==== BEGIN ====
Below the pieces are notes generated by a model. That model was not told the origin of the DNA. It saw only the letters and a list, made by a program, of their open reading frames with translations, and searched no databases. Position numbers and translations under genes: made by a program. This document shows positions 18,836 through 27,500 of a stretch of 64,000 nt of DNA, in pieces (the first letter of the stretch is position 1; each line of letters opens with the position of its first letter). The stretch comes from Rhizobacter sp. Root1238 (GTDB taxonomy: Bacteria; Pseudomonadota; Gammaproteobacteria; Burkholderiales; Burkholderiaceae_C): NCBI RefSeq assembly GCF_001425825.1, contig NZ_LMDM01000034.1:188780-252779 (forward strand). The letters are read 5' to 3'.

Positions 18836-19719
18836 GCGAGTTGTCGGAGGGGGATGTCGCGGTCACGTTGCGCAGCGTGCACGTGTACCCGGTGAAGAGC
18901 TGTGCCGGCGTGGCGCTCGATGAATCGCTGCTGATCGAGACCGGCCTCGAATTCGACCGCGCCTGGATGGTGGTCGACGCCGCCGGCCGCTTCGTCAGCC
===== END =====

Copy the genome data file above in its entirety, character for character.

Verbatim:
Below the pieces are notes generated by a model. That model was not told the origin of the DNA. It saw only the letters and a list, made by a program, of their open reading frames with translations, and searched no databases. Position numbers and translations under genes: made by a program. This document shows positions 18,836 through 27,500 of a stretch of 64,000 nt of DNA, in pieces (the first letter of the stretch is position 1; each line of letters opens with the position of its first letter). The stretch comes from Rhizobacter sp. Root1238 (GTDB taxonomy: Bacteria; Pseudomonadota; Gammaproteobacteria; Burkholderiales; Burkholderiaceae_C): NCBI RefSeq assembly GCF_001425825.1, contig NZ_LMDM01000034.1:188780-252779 (forward strand). The letters are read 5' to 3'.

Positions 18836-19719
18836 GCGAGTTGTCGGAGGGGGATGTCGCGGTCACGTTGCGCAGCGTGCACGTGTACCCGGTGAAGAGC
18901 TGTGCCGGCGTGGCGCTCGATGAATCGCTGCTGATCGAGACCGGCCTCGAATTCGACCGCGCCTGGATGGTGGTCGACGCCGCCGGCCGCTTCGTCAGCC